[Mono-list] Some questions about shared assemlies, strong
Tue, 06 May 2003 13:48:59 -0500
At 03:10 PM 06/05/2003 +0200, you wrote:
>On 05/05/03 Fergus Henderson wrote:
>> > Since the gc.dll in mercury should be just an helper dll, I suggest
>> > renaming it to mercury-gc.dll or something like that: I think this is a
>> > good idea regardless of the name clash issues.
>> That's easier said than done. The Mercury build system compiles each
>> Mercury module "foo" (in source file "foo.m") to "foo.dll". The file
>> "gc.dll" comes from the Mercury standard library module named "gc".
>> It's not possible to rename that module, because that would break
>> compatibility with existing Mercury programs that refer to the module
>> by the name "gc" in their source code.
>Well, I guess the mercury code either loads the module using a method
>provided by your mercury implementation or it is linked in automatically
>by the compiler. In boh cases the name of the file on disk shold not
>matter much, right? Or does the mercury code do something like:
> some_loader_function ("gc.dll")
>If I remember correctly gc.dll was a module of the main mercury runtime
>assembly and it was loaded through a type/method reference: I can't see
>nothing in that process that requires the module to be named gc.dll, but
>maybe I'm missing something.
Lupus, the problem is not with the design of Mercury, but with mono's lack
of intelligent name collision resolution. There is no reason whatsoever
that strong names and a GAC should not be implemented. You seem to be
pursuing this primarily out of anti-Microsoft sentiments.
You are never going to convince all programmers everywhere to follow this
ideal of choosing unnecessarily long filenames to ensure that names never
clash with each other, and even if programmers DID do that, there could be,
for instance, another project out there called Mercury which, say, has a
garbage collector tuned for its own uses, called, as you suggest,
mercury-gc.dll. Presto, another name clash. The fact of the matter is that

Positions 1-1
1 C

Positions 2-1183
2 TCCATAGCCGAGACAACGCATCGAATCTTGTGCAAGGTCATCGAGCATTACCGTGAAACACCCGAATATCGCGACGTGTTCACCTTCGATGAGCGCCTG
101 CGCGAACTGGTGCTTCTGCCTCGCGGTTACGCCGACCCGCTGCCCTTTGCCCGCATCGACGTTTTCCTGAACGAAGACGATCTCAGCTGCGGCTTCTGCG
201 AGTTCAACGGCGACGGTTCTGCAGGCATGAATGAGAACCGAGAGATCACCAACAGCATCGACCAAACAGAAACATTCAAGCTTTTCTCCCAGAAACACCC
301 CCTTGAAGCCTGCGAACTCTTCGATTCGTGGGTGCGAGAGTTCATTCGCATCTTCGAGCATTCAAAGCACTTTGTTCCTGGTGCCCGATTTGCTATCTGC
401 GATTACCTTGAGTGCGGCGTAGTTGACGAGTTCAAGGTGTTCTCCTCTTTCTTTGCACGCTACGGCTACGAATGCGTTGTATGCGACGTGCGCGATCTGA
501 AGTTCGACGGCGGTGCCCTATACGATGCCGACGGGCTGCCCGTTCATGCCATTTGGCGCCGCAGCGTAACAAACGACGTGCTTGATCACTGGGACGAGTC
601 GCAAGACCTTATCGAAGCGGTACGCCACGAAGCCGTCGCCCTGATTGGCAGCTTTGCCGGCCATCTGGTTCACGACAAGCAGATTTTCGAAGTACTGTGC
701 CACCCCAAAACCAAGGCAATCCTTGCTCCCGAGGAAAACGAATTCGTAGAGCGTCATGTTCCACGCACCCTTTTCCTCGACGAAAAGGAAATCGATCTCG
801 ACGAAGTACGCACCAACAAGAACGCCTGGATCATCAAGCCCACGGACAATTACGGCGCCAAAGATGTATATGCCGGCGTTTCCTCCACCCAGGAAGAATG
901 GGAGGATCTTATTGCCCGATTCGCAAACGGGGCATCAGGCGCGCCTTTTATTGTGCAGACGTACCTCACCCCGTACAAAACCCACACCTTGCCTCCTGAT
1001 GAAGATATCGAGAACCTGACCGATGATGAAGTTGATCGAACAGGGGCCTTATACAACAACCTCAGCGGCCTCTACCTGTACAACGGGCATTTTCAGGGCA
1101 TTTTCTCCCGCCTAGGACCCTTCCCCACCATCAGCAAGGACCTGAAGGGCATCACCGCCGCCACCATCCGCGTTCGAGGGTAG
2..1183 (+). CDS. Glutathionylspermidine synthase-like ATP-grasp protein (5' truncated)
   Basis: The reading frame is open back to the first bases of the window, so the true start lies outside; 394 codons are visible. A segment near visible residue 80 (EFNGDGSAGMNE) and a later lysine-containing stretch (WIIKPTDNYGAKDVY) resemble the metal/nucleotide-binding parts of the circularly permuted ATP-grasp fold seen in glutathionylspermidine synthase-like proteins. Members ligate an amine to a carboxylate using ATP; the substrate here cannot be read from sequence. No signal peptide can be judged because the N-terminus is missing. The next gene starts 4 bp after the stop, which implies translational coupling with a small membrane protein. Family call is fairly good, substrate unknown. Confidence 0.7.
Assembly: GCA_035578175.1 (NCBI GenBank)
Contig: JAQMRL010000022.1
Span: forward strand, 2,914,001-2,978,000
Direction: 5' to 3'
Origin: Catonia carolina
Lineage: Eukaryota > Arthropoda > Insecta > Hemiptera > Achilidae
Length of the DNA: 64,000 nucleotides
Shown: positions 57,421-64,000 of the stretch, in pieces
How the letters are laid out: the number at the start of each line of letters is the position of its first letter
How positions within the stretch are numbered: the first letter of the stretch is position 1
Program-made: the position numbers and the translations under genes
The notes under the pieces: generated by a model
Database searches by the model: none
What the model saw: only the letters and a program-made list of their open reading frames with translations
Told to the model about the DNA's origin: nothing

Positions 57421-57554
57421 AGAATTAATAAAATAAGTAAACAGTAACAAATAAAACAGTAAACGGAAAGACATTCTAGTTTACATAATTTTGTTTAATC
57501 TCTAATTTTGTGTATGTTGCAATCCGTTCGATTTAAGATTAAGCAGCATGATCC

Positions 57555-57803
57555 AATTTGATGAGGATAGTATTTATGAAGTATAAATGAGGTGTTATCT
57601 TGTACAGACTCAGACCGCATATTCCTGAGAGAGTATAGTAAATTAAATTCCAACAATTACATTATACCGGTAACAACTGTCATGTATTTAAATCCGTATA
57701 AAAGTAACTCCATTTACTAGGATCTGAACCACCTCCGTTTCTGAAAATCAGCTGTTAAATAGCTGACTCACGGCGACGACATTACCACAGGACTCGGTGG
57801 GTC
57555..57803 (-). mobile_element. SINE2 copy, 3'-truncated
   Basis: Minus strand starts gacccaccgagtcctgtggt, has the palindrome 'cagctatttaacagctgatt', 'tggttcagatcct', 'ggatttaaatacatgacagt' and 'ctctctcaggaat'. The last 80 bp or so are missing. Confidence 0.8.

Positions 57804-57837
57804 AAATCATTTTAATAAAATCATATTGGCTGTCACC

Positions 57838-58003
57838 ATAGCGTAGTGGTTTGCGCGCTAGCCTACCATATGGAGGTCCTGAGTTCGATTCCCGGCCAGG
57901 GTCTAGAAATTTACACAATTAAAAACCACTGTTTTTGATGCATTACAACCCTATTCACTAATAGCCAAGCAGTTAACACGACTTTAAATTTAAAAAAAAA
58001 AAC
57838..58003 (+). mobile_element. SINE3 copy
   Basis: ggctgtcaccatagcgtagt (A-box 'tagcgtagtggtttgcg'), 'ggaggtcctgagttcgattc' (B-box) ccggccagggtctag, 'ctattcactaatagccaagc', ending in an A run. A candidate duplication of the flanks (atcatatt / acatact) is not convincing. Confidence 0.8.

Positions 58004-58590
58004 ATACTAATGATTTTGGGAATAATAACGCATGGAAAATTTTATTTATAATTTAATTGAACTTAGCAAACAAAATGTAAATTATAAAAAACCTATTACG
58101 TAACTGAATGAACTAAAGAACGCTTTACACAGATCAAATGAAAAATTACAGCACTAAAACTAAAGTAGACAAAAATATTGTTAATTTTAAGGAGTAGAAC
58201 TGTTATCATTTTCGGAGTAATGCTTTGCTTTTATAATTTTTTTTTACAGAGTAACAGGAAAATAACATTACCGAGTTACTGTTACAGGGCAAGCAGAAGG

not all programmers are in contact with one another and are not even
necessarily aware that the name they are choosing might already be in use.
Also, consider that the space of reasonably short filenames is much, much
smaller than the space of digital signatures for these assemblies.
Eventually, people will have to start naming their files 'mercury-gc2.dll'
and 'mercury-gc3.dll', because there will be no sensible alternatives.
>On 05/05/03 Fergus Henderson wrote:
>> > Yes, though they solve the issue for *assemblies*, program names clashes
>> > are not addressed by strong names... So we need to educate developers to
>> > use sensible names for their programs anyway.
>> By "program names", do you mean "names of *.exe files",
>> or do you mean "names referred to in program source code"?
>program names as the names of the files that contain the executables
>that the user runs from a shell. There is also the separate problem of
>programs embedding the name of programs to run (especially when the
>original program is written to work on a system that requires a special
>extension for file names and has a case insensitive file system...:-).
As noted earlier, the problem of namespace clashes within code is not very
difficult to work around. The problem of program names that you refer to is
not really a problem, because users can rename binaries on their local
system if they wish to concurrently use packages with the same binary name.
Alternately, they can use alternate installation paths and type them out
absolutely, or use shell aliases. What it comes down to is that the program
name is a front-end interface issue that the user can deal with relatively
easily. What the user cannot deal with is two people both making an
assembly by the same name -- that is, unless there's some way to separate
them, for instance based on a key that identifies the assembly by producing
a digital signature of its name and version. Indeed, even the programmers
would have a hard time dealing with this problem, especially if they wanted
to use both libraries with the same name simultaneously.
In any event, for mono to remain fully compatible with .NET in the Windows
environment, both able to consume code compiled in and produce code that
executes properly in the Windows environment, it will be required to
implement strong names. There is an issue I encountered that is likely a
direct result of this: I compiled a System.Windows.Forms test application,
and when I tried to run it on Windows, it told me that it could not locate
a matching System.Windows.Forms.dll. When I compiled that source code with
'csc.exe', it had no difficulty finding it.
Just as a matter of interest, why are you so against the implementation of
strong names and the GAC? It isn't a threat to open source in any way, in
that open source projects are free to sign their assemblies and can still
interact with closed source projects even when they have strong names.